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ICF Homes - Optimizing the Energy Efficiency of an ICF HomeA mechanical engineer gives his top 10 strategies for achieving maximum energy savings
Without question, using insulating concrete forms (ICFs) to build the exterior walls of a home is one of the best ways to save energy - and dramatically reduce heating and cooling costs. But builders and homeowners shouldn't become complacent. There are many other measures they can take to boost the energy performance of an ICF home.
"People think that just building a home with ICF walls covers it in terms of energy efficiency, but it doesn't. The true secret to optimum energy efficiency is to make the structure as airtight as possible while keeping the air quality very pure," says Richard Rue, CEO of EnergyWise Structures, Arlington, Texas. His mechanical engineering firm specializes in ultra-energy-efficient construction by designing the HVAC system to work in harmony with a structure's thermal envelope. Along with maximizing a home's energy performance, the company also focuses on indoor air quality to ensure a healthy, mold-free environment.
To come up with engineered solutions for obtaining superior energy efficiency, Rue uses a proprietary computer program developed after more than 15 years of experience in analyzing over 20,000 structures. He knows, probably better than anyone, the strategies that work and the mistakes to avoid. So Concrete Expressions sought his expertise to compile 10 tips for making ICF homes super energy efficient.
"With ICFs, you've certainly used the best wall system available. All these other strategies just complement it to complete the thermal envelope," he says.
1. Install top-quality windows and doorsWhen you are sizing mechanical systems for ICF structures, the load required largely depends on the windows and doors: how many, how well insulated they are, and what direction they face, Rue explains. He recommends using "thermally broken" windows, those with wood or vinyl frames as opposed to aluminum, which readily conducts heat and cold. If you plan to install sliding glass doors, also avoid aluminum frames and buy the best doors you can afford, with gaskets that seal properly to minimize air infiltration. As an alternative, Rue suggests installing French doors that swing open only on one side.
Using double-pane low-E glass in windows and doors will also curtail heat loss in the winter and heat gain in the summer. "Look for the U-factor of the glass - anything below 0.35 is good," says Rue. The U-factor (also called the U-value) measures the conduction, radiation, and convective heat transfer from the warm side to the cold side of the window. The lower the U-factor, the better insulated the window.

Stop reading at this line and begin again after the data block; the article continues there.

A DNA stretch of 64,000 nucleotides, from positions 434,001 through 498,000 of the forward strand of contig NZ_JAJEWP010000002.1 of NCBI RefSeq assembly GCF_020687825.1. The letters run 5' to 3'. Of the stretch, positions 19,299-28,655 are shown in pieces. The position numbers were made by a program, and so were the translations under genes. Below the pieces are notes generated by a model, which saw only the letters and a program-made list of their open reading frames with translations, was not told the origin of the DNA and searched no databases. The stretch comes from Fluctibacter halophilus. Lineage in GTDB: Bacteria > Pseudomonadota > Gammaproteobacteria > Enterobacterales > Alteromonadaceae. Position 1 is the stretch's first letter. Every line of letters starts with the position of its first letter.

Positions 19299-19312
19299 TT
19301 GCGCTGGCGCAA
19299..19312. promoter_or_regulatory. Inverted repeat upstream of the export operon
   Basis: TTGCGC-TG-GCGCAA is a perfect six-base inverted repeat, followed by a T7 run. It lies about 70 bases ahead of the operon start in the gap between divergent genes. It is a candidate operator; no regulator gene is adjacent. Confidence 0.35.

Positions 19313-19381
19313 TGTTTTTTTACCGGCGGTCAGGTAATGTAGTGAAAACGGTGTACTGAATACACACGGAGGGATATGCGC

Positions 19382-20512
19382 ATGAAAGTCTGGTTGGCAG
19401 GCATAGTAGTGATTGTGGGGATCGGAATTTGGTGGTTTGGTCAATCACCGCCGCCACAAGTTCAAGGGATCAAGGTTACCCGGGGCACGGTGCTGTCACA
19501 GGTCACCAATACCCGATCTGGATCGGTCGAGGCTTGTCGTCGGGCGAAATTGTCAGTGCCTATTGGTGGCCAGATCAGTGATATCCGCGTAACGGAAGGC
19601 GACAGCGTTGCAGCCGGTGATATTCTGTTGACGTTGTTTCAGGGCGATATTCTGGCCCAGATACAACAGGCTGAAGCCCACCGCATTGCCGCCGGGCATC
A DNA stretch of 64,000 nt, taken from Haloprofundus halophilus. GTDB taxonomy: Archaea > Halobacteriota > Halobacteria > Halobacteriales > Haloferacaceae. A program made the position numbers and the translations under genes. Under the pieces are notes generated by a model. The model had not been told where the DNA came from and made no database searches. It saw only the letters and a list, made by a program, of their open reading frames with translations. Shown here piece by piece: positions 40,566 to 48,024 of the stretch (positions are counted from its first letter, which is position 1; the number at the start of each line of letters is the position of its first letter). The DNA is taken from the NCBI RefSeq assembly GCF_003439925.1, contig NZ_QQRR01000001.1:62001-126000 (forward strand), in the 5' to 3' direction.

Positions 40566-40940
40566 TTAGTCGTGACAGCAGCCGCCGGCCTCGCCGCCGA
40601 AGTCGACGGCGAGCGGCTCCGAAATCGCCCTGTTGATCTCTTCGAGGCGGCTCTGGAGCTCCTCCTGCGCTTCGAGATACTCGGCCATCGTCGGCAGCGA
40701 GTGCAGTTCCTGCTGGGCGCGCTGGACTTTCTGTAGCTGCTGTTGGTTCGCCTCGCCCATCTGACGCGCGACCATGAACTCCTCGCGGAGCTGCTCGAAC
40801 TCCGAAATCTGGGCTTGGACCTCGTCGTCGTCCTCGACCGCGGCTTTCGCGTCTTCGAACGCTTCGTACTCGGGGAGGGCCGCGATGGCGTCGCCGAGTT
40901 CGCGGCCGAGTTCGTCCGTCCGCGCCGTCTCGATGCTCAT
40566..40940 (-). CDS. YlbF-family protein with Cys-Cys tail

2. Control interior moistureIn airtight homes, it's essential to control humidity levels to prevent mold and mildew problems. "You must address every room in the house that creates moisture, such as the kitchen, laundry room, and bathrooms," stresses Rue.
Some moisture-control remedies he recommends:
- Install humidistatically controlled fans in the bathroom. "Once the room reaches 50 percent relative humidity, they will automatically come on to get rid of the moisture," says Rue.
- Don't install vent hoods in the kitchen that just recirculate interior air. They should always vent to the outside of the home.
- Install fresh-air venting in gas fireplaces so they're not drawing combustion air from inside the house.
3. Use variable-speed HVAC equipmentA single-speed furnace or air conditioner comes on full-blast no matter what. That may be okay in the dead of winter or heat of summer, but in the spring or fall, when outdoor air temperatures are less extreme, a single-speed unit may heat or cool rooms too quickly.
"Variable-speed equipment can ramp down from a 5-ton unit, for example, to as little as a 1 1/2 tons," says Rue. "This will help control moisture in an ICF house much better because the unit will operate at a lower speed and run longer to control humidity."
Another must is a humidistat that works in conjunction with the thermostat, so the HVAC equipment will continue to run until the house reaches optimum humidity levels. "When you use these systems, not only will you have an ultra-energy-efficient home, you will also have an ultra-healthy home with dramatically better air quality. Keeping humidity levels below 50 percent creates an environment where even dust mites and mold spores can't grow," says Rue.
More wall insulation? No need with ICFs
Because ICFs completely encapsulate concrete in two layers of polystyrene foam insulation - the same material used for foam coffee cups - they provide a nearly continuous barrier against air infiltration. "About 70% of all air leakage through a house is through the walls, and ICFs eliminate that leakage," says Rue.
The polystyrene foam used with ICF systems outperforms all other types of insulation, including rock wool, fiberglass, and cellulose, he adds. "With most ICF systems, you'll get 2 1/4 to 2 1/2 inches of foam on each side of the concrete wall, which is more wall insulation than you'll ever need."
Concrete walls also have a high thermal mass, which shields the home interior from outdoor temperature extremes, reducing peak and total heating and cooling needs. "You can heat and cool three ICF houses for every one house that's typical 2x4 wood-frame construction with fiberglass insulation," Rue says.